The trouble with radicalization



    1. Professor of Security Studies at the Department of War Studies, King's College London, and serves as Director of the International Centre for the Study of Radicalisation, which he founded in 2008.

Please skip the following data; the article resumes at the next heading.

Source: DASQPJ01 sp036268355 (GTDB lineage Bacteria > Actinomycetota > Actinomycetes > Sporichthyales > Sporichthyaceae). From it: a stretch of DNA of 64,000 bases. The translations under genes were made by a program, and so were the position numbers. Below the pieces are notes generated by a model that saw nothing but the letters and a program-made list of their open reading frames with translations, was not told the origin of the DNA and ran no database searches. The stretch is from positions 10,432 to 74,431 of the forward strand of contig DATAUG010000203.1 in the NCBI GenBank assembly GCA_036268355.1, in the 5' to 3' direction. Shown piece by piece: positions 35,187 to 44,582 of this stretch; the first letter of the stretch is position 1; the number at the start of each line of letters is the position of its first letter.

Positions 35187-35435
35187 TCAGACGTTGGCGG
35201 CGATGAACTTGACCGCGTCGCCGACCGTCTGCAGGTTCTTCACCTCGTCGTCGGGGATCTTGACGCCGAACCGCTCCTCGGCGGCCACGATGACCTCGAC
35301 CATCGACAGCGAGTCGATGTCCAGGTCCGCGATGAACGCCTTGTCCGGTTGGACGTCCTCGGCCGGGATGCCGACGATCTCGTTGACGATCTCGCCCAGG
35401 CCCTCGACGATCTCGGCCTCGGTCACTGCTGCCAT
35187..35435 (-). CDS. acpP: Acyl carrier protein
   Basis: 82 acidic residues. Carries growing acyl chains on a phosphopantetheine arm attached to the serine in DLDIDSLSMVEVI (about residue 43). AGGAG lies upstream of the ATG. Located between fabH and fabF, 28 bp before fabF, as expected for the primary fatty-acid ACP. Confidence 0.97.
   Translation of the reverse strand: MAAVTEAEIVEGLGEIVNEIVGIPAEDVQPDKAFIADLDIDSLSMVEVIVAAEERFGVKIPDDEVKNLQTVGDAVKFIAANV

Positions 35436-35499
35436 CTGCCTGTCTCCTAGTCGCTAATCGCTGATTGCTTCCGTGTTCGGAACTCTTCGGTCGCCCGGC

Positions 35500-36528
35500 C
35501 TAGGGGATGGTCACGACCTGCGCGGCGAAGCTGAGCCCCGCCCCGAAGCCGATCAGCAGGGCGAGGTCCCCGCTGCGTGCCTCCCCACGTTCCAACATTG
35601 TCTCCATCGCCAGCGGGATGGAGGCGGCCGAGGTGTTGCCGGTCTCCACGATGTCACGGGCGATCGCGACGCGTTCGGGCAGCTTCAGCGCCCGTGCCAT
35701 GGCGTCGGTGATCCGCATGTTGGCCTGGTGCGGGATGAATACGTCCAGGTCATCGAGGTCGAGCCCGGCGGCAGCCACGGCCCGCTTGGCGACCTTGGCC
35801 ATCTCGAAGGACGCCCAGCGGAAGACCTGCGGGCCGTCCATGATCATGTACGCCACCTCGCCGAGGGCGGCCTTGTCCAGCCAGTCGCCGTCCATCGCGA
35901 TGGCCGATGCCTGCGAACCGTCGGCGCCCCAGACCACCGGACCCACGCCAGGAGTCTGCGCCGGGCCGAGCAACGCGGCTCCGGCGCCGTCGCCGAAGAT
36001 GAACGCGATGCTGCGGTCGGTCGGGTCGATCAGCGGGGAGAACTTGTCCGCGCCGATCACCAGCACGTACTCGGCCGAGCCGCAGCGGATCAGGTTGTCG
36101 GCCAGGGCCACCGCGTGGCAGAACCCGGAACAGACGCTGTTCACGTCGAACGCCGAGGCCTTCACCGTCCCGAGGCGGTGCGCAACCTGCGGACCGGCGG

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Though widely used by academics and policy-makers in the context of the ‘war on terror’, the concept of radicalization lacks clarity. This article shows that while radicalization is not a myth, its meaning is ambiguous and the major controversies and debates that have sprung from it are linked to the same inherent ambiguity. The principal conceptual fault-line is between notions of radicalization that emphasize extremist beliefs (‘cognitive radicalization’) and those that focus on extremist behavior (‘behavioural radicalization’). This ambiguity explains the differences between definitions of radicalization; it has driven the scholarly debate, which has revolved around the relationship between cognition and behavior; and it provides the backdrop for strikingly different policy approaches—loosely labeled ‘European’ and ‘Anglo-Saxon’—which the article delineates and discusses in depth. Rather than denying its validity, the article calls on scholars and policy-makers to work harder to understand and embrace a concept which, though ambiguous, is likely to dominate research and policy agendas for years to come.